I could have easily gone to bed in a foul mood, and probably woken up the same way in the morning. But by writing that second post, I made myself focus on all the positive parts of the day. Now I can go to bed with happy thoughts, and wake in a good mood ready to celebrate the holiday.

The Pit of Despair
Having battled depression off and on for the last 10-12 years, I know that it's not always easy to find the good in the bad. It is much easier to let ourselves fall into mental despair, and the further into the Pit of Despair we allow ourselves to fall, the harder it is to find our way out. Yet my history of depression has also taught me just how important finding the good is for my well being. Perspective is such a valuable gift, and it is one which we can give ourselves.

Because where does all that pouting get me? Nowhere. I still have all the same challenges as before, but now I've put myself in a bad mood and wasted time and energy that could be put to much better use actually dealing with my obstacles rather than whining about them. Just as I said in the last post that fear is not a good place from which to make choices, neither is frustration or sorrow. It's not easy, but coming to a point of acceptance is crucial in changing our perspective from despair to joy. Our problems aren't going to disappear on their own; we have to accept them for what they are so we can begin the hard, messy work of either solving them or learning how to live with them. In time we discover how to find the happy bits in the midst of all the turmoil; and eventually to push the turmoil into the shadows and realize that we have more than just happy bits - our lives are full of happiness.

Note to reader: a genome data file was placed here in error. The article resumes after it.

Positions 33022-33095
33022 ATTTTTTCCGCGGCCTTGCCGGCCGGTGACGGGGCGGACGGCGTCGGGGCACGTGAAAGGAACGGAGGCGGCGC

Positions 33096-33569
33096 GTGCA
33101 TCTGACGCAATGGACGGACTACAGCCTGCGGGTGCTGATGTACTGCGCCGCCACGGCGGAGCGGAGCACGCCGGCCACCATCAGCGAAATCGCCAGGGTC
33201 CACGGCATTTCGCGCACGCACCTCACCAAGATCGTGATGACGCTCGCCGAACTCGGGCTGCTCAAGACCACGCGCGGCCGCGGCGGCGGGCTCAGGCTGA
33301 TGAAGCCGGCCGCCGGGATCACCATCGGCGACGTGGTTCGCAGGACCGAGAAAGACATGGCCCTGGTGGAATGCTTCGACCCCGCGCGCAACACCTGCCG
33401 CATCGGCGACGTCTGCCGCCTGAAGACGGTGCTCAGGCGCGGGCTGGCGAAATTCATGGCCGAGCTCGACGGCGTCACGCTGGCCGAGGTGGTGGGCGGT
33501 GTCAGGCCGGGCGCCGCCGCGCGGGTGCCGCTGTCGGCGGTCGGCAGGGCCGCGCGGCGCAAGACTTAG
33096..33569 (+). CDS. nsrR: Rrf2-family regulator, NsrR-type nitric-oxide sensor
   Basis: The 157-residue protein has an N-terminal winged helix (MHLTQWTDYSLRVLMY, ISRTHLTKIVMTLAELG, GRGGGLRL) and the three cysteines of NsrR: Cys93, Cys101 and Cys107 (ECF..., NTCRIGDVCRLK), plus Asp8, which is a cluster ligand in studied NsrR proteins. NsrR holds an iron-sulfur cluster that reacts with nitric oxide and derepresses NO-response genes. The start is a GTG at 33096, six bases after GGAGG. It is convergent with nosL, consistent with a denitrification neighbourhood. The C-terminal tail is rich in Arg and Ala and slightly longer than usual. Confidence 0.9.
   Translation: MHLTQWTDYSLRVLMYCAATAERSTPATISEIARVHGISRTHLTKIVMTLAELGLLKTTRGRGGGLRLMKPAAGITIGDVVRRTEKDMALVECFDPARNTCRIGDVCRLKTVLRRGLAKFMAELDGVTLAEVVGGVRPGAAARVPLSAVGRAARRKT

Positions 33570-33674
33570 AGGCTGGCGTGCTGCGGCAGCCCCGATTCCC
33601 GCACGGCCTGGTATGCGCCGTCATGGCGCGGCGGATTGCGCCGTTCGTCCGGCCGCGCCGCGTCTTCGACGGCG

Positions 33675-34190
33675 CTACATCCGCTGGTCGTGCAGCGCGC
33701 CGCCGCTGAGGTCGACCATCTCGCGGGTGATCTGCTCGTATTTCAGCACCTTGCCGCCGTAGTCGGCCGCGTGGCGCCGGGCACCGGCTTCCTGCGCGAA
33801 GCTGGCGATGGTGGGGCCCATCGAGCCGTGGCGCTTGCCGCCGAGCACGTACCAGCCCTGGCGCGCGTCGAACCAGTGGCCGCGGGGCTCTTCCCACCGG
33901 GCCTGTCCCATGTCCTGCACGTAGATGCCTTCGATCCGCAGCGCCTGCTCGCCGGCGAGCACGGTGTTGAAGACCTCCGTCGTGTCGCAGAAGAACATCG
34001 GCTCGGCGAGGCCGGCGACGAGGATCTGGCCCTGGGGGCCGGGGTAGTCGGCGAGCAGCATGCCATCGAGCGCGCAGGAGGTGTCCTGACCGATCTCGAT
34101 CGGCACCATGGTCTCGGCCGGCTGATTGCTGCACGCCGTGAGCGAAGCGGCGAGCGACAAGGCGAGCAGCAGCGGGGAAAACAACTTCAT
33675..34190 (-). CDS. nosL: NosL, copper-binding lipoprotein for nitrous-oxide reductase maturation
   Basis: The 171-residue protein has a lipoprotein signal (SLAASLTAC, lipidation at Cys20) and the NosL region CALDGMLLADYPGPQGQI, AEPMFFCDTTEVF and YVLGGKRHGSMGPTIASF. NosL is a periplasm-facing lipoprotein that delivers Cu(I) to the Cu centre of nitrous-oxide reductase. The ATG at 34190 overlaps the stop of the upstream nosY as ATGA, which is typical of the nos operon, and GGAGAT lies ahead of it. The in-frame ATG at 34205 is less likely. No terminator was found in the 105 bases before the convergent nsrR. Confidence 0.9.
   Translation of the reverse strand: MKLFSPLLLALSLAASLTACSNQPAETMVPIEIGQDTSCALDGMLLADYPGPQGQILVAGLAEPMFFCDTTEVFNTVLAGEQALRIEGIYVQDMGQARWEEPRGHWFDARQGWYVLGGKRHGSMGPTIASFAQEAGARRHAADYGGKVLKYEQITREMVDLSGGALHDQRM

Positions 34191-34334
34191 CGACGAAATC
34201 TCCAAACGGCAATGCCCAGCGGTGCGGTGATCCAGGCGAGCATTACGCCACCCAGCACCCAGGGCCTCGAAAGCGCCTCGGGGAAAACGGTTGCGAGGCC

I could get angry about the food from the freezer we had to get rid of tonight. But I know it wasn't intentionally left open, and there was a lot of food we were able to save. Also, food in the freezer means we had the money to put it there. And hey, it's even trash night, so I don't have to worry about spoiled food stinking up my trash can for days. Those are all things to be grateful for - with the right perspective.

I could pout that Papa Bear has been working so much, that we haven't had much time for each other lately, and that I'm having to pick up some of his duties around the house. But at least he has a stable job, he is a hardworking man who gets up every day to provide for his family, and the overtime has helped us meet some unanticipated expenses. I've been blessed with such a great husband; he is a tremendous source of strength in the places where I am weak. Part of my job as his wife is to show him how much I appreciate him, so how can I do that if I'm busy complaining? The answer: it can't be done. I have to let go of the frustrations - and change perspective - in order to acknowledge and thank him for his efforts.

In many ways, happiness can be a choice. Everyone has struggles and bad days; there's no way to completely eradicate sadness from our lives, but we can choose how we let it affect us. Negative thought is such a self-fulfilling prophecy. If you're looking for nothing but the bad, then the bad is all you'll find. But fortunately positive thought can work the same way. If you remember that there's good out there somewhere, and make the effort to find it, pretty soon you'll be finding it everywhere.